Enhanced fracture permeability and accompanying fluid flow in the footwall of a normal fault: The Hurricane fault at Pah Tempe hot springs, Washington County, Utah

S.T. Nelson, A.L. Mayo, S. Gilfillan, S.J. Dutson, R.A. Harris, Z.K. Shipton, D.G. Tingey

Research output: Contribution to journalArticlepeer-review

Abstract / Description of output

The Pah Tempe hot springs discharge ∼260 L/s of water at ∼40 °C into the Virgin River in the footwall damage zone of the Hurricane fault at Timpoweap Canyon, near Hurricane, Utah, USA. Although these are Na-Cl waters, they actively discharge CO gas and contain significant quantities of CO (∼34.6 mmol/kg), predominantly as HCO and HCO. Because of excellent exposures, Pah Tempe provides an exceptional opportunity to observe the effects of enhanced fracture permeability in an active extensional fault. Pah Tempe waters have been deeply circulated (>5 km; >150 °C) into basement rock as illustrated by the clear water-rock exchange of oxygen isotopes. Waters were probably recharged under colder climate conditions than present and therefore have a prolonged subsurface residence. Discharge of both water and gas in the springs correlates to the density of fractures in carbonate rocks above stream level. This observation suggests that clusters of high fracture density in the fault-damage zone act as pathways from the likely regional aquifer, the eolian Queantoweap Sandstone, through the overlying confining unit, the gypsiferous silty Seligman Member of the Kaibab Formation. Mass-balance modeling suggests that the majority of CO discharge is the product of the quantitative dissolution of CO gas at depth within the fault zone. Upon discharge, most of the carbon is released to the surface as dissolved species. It appears that the subsurface production rate of CO is relatively low because Pah Tempe waters are grossly undersaturated in CO at inferred minimum circulation depths and temperatures. Geological and geochemical data also suggest that the CO is dominated by a crustal component complemented by minor mantle contributions.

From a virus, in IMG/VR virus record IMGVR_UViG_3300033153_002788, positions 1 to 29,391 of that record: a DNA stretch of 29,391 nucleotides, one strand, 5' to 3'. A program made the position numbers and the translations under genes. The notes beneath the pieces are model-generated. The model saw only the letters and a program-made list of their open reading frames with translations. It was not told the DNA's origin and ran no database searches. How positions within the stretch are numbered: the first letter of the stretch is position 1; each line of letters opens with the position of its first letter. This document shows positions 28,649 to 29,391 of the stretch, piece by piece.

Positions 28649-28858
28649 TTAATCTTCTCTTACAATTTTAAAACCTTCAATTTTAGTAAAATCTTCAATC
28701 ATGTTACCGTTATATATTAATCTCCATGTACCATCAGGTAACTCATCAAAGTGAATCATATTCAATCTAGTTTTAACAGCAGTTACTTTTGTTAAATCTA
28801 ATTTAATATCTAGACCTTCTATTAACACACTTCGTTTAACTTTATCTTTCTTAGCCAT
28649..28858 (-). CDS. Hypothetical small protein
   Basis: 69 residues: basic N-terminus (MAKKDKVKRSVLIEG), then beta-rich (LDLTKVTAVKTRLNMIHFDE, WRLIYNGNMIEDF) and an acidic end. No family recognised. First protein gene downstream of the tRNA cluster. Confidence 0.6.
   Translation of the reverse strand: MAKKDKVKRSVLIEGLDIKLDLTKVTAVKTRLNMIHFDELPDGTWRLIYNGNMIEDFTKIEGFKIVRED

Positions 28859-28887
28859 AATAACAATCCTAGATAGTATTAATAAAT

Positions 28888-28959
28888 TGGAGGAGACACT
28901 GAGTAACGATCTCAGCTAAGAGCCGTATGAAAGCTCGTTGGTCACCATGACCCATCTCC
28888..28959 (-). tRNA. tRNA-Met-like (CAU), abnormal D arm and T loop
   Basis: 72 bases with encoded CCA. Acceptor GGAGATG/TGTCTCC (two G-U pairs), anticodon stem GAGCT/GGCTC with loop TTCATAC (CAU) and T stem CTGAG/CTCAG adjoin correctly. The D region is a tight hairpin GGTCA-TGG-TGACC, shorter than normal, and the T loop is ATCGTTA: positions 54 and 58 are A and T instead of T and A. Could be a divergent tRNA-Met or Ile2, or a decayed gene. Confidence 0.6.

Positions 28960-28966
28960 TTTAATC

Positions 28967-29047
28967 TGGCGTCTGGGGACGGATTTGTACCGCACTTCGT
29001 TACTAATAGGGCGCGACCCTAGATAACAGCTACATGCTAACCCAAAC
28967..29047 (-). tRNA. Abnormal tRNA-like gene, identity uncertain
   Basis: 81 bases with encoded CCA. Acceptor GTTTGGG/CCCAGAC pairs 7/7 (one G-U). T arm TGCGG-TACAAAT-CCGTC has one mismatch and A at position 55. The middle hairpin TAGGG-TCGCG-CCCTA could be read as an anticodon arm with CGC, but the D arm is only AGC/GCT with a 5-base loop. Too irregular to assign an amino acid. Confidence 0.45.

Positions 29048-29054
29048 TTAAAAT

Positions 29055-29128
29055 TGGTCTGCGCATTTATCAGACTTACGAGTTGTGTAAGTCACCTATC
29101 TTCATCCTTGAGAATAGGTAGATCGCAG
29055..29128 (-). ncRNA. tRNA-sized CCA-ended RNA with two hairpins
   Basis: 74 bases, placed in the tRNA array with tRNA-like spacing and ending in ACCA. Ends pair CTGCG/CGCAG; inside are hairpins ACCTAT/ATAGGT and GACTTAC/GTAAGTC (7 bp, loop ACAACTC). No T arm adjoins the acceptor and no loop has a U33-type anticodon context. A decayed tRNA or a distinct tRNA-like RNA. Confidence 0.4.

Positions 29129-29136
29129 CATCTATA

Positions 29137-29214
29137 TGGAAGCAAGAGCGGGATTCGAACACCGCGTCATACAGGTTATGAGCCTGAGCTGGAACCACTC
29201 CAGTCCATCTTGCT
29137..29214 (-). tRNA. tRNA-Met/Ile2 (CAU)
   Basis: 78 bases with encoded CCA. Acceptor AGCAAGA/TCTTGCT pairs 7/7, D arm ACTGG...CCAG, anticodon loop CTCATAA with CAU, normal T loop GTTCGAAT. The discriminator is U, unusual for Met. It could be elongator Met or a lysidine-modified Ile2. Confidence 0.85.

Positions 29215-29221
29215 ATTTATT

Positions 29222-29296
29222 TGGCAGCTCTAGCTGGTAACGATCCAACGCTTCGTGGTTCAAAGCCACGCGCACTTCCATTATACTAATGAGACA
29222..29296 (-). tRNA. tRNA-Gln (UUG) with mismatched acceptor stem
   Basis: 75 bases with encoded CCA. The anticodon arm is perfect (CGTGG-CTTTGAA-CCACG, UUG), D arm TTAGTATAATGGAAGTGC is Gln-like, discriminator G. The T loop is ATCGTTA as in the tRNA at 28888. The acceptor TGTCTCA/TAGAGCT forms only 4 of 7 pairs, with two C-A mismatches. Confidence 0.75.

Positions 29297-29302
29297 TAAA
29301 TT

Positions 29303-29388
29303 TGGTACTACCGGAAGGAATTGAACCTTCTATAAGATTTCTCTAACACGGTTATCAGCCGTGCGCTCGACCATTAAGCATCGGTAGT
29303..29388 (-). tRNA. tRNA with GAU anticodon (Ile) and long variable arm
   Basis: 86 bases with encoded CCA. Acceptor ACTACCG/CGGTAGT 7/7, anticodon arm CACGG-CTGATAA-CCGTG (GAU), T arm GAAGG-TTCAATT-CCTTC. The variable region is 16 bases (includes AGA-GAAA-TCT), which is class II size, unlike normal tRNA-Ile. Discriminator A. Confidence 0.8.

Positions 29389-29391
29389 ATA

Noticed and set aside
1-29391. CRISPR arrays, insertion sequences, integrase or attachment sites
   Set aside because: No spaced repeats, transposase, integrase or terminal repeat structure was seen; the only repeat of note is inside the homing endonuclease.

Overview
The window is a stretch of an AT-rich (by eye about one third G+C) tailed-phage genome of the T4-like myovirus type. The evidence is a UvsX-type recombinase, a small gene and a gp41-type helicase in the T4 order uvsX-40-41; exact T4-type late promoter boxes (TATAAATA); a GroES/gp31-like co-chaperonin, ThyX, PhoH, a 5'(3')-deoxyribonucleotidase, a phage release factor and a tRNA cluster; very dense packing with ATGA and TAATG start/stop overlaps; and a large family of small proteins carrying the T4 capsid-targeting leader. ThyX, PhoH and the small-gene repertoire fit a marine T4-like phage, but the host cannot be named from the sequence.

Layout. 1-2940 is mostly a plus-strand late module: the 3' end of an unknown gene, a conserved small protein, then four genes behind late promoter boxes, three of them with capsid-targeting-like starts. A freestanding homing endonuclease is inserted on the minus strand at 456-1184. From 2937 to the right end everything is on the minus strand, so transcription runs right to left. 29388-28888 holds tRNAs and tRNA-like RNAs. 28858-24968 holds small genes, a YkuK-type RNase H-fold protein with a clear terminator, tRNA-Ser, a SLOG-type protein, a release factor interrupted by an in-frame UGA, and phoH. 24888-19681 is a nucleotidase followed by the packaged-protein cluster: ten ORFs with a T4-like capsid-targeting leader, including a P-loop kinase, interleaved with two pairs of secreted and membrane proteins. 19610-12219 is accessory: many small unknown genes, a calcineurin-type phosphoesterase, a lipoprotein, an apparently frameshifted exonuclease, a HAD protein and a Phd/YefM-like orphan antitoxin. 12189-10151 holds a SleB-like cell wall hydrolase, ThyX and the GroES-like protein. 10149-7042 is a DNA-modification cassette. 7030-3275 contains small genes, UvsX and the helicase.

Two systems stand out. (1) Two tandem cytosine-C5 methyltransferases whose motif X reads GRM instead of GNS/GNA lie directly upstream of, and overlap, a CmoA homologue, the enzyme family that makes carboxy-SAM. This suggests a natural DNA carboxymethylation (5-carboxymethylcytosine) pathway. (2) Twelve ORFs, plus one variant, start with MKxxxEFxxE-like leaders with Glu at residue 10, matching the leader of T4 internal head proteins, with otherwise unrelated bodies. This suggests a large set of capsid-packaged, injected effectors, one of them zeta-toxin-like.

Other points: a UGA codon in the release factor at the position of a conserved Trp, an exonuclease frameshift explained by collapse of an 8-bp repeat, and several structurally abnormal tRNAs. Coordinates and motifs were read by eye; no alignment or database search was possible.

Original languageEnglish
Pages (from-to)236-246
Number of pages11
JournalGSA Bulletin
Volume121
Issue number1-2
DOIs
Publication statusPublished - 1 Jan 2009

Keywords / Materials (for Non-textual outputs)

  • hydrogeology
  • CO2 flux
  • damage zone
  • aqueous geochemistry
  • structural geology

Fingerprint

Dive into the research topics of 'Enhanced fracture permeability and accompanying fluid flow in the footwall of a normal fault: The Hurricane fault at Pah Tempe hot springs, Washington County, Utah'. Together they form a unique fingerprint.

Cite this